Why did I decide to quit my job, finish my masters degree online, and move abroad to participate in a Spanish Immersion program in Cusco, Peru nestled in the Andes Mountains? Because, to me, that’s living life in every way. I had completed eleven out of the thirteen required courses for my Master of Education, had saved up over fifteen thousand dollars by relentlessly working and covering shift after shift at my bar job for nearly a year, and had my savvy accountant mother put the entire sum I had received from my grandfather’s inheritance into a ROTH IRA account so that I would, financially, have peace of mind as well as embrace being financially responsible.
In addition, I always try to find reasons to do something as opposed to reasons not to do something. Some of those reasons being I had never ventured into South America despite their overall low prices to travel to and study abroad in. Spanish was also a language I had studied in high school and college during my undergrad, but had never embraced learning as at that time I was focused almost entirely on competing in professional mixed martial arts.
I also never technically quit my job despite having put in my notice six weeks in advance. In a huge act of respect, I was taken off of the schedule two weeks prior to my departure and finally paid the wages that I had been owed for three months. The ludicrous explanation being they couldn’t risk me giving the bar away, so it was better to screw me over instead.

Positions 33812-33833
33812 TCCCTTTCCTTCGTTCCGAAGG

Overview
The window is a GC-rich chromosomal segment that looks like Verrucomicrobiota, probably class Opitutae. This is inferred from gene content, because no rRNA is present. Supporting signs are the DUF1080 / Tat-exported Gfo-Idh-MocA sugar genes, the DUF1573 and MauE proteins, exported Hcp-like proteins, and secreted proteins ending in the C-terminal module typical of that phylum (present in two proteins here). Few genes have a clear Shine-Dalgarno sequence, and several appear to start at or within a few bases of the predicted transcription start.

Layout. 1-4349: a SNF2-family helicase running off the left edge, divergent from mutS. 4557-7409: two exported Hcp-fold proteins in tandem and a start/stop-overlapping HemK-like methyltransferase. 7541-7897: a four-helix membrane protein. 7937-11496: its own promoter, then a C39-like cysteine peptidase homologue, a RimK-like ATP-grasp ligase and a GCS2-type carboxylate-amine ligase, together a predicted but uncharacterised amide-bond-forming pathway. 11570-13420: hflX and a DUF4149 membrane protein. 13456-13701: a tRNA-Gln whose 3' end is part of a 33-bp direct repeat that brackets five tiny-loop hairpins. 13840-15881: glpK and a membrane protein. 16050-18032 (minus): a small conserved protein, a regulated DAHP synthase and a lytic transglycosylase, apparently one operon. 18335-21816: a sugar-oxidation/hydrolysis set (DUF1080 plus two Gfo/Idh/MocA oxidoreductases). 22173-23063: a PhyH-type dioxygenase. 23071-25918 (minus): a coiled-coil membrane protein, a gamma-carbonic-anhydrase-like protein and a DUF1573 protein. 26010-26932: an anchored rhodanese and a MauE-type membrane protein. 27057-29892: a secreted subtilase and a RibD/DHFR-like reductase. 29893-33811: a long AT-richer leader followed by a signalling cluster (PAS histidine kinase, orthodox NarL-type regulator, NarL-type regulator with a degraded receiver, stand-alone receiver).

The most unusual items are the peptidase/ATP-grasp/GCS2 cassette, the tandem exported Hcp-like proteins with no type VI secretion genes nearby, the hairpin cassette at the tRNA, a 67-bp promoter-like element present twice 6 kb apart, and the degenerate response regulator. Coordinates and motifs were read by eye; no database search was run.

I wasn’t necessarily angry or even surprised, more so just disappointed that ultimately all my hard work was taken for granted and I wasn’t valued or respected. There’s very few things more personal than messing with someone’s money and livelihood and I can’t think of a better way to bring on bad karma, but, for me, it was just more fuel to succeed and keep pursuing happiness.
Regardless, I flew into Lima, the capital of Peru, en route to participate in my 8-week Spanish Immersion program in Cusco in order to save myself a cool few hundred dollars by not flying direct as well as to get to experience one more piece of Peruvian culture. I didn’t have any high expectations as big cities tend to be a place where there is not much to do besides eat and party.
For me, I didn’t want to really drink except for trying new, local beverages like pisco sour, I had only drank one time since leaving my bar job two week prior and ultimately only drank once during my last night in Lima as a sort of goodbye party and because I wanted to dry the vast selection of local beers on tap.
People tend to more so live and work in big cities and capitals or only visit en route to smaller, more popular destinations as I was doing. Upon arriving, I learned a lot of businesses were already beginning to shut down due to the corona virus. Museums, art galleries – pretty much the places where tourists visit. I knew I’d be flying back to Lima at the end of my Spanish Immersion program in Cusco so it didn’t bother me too much. Complaining seldom results in anything positive and, for me, having a positive attitude in negative situations makes a world of difference.
My hostel, Lima House, was also having a huge problem because their WiFi had been down three days prior to my arrival, according to my roommate, and they were never able to get it repaired during my entire stay unfortunately. But, luckily, SIM cards and data is super cheap in Peru and I purchased a Peruvian SIM card at a nearby mall and 6GB of data for the equivalent of $20USD.
My first breakfast there I made a friend who was a solo female traveler from Hong Kong but living in France. Imagine meeting someone who looks Chinese but has a French accent and speaks Cantonese, English, Spanish and French. She invited me on a group tour she was joining and I befriended our tour guide and everyone in our group of five. From then on our adventures started!